Someone in America develops Alzheimer’s disease (AD) every 66 seconds. It is the 6th leading cause of death in this country, which is evidence why nearly every family is or will be affected by this cruel disease. Loved ones and those who have dementia often ask when it will get better, but there are not many certainties when it comes to dementia. Perhaps frustration and difficult behaviors may subside at times, and you may see glimpses of your loved one here and there. However, getting better is typically not in the cards with the progressive condition of Alzheimer’s disease.
The Alzheimer’s Association works to eradicate AD through advancing research, providing increased support and care, and promoting brain health that will reduce the risk of dementia. They are the leading voluntary organization for AD, working on a global, national and local scale to provide support for all those affected.
If you have a loved one who has been affected by AD or dementia, perhaps you can consider a car donation to the Alzheimer’s Association to help fund increased research and support for those who suffer from this. Use our easy online form, or give us a call, and soon the proceeds from your unwanted vehicle can be helping to make a difference for someone with AD.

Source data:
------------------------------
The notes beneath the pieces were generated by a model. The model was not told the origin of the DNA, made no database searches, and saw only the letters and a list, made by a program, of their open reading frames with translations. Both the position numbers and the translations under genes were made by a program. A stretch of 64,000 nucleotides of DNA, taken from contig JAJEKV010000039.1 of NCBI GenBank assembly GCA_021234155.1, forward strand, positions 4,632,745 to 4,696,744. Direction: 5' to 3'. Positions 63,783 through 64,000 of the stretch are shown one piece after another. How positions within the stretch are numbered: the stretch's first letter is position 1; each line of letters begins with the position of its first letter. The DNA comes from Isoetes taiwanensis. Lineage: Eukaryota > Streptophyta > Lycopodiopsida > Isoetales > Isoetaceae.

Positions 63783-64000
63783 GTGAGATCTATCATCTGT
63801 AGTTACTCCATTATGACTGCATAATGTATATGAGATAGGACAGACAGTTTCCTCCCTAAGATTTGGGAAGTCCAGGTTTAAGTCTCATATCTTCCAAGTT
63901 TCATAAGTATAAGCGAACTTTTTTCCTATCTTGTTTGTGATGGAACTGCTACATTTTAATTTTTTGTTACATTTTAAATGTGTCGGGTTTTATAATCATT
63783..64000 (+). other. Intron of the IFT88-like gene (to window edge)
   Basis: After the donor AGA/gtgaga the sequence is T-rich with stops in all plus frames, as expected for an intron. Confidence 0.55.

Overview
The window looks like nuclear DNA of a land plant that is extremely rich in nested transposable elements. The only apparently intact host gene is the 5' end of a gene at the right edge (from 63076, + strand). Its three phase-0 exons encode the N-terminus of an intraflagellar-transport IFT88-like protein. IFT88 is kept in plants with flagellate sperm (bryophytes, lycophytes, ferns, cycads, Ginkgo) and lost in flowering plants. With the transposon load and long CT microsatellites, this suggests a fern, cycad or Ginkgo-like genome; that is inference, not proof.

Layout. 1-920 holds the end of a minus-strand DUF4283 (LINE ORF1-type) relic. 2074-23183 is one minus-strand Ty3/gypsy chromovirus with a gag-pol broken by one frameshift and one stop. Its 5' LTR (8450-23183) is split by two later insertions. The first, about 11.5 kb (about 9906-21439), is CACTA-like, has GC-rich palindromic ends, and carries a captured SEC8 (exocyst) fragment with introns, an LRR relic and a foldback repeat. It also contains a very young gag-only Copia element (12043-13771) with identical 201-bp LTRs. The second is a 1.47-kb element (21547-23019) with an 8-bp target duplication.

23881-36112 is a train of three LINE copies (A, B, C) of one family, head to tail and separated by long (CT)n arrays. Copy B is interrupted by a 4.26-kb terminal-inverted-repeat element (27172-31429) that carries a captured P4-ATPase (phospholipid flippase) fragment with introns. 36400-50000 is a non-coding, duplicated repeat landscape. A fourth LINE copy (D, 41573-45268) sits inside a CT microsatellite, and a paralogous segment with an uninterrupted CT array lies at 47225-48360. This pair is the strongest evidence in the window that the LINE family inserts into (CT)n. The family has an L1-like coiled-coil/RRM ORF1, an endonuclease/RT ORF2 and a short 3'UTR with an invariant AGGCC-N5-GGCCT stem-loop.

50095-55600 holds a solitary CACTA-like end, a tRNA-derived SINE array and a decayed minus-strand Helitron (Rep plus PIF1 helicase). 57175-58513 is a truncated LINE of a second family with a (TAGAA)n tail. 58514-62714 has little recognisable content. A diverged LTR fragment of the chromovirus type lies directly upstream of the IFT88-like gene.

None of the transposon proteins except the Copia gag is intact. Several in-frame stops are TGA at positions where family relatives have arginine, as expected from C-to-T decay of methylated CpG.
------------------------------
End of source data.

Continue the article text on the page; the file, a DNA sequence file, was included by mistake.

A person with dementia will eventually require help with daily living. The Alzheimer’s and Dementia Caregiver Center offers information and encouragement for help in caregiving. Here are some suggestions for the day to day struggles in caring for a loved one with AD.
Tips for Handling AD Behaviors
- Strive to not regard inappropriate or negative behaviors personally.
- Keep calm and patient.
- Examine pain as a trigger.
- Do not quarrel or try to convince.
- Recognize behaviors as a reality of the disease and push through them.
Responding To Memory Loss
- Stay calm. If it is hurtful, try not to make it apparent.
- Acknowledge with a brief explanation. You don’t want to overwhelm the person.
- Show reminders. Use pictures or other things to remind them of meaningful places and relationships.
- Go with them to where they are. If their memory is on a certain time in his or her life, talk about those recollections while understanding that it is their current reality.
- Make corrections sound like suggestions. You don’t want to sound like you’re scolding. Say things like, “I think she is your granddaughter, Emily.” or “I think that is a spoon”.
- Endeavor to not take anything personally. This disease makes your loved one forget. It is out of their control. However, your understanding and support will be much appreciated.
With continued research, there is hope for the prevention of Alzheimer’s disease, and even one day that we will find a cure.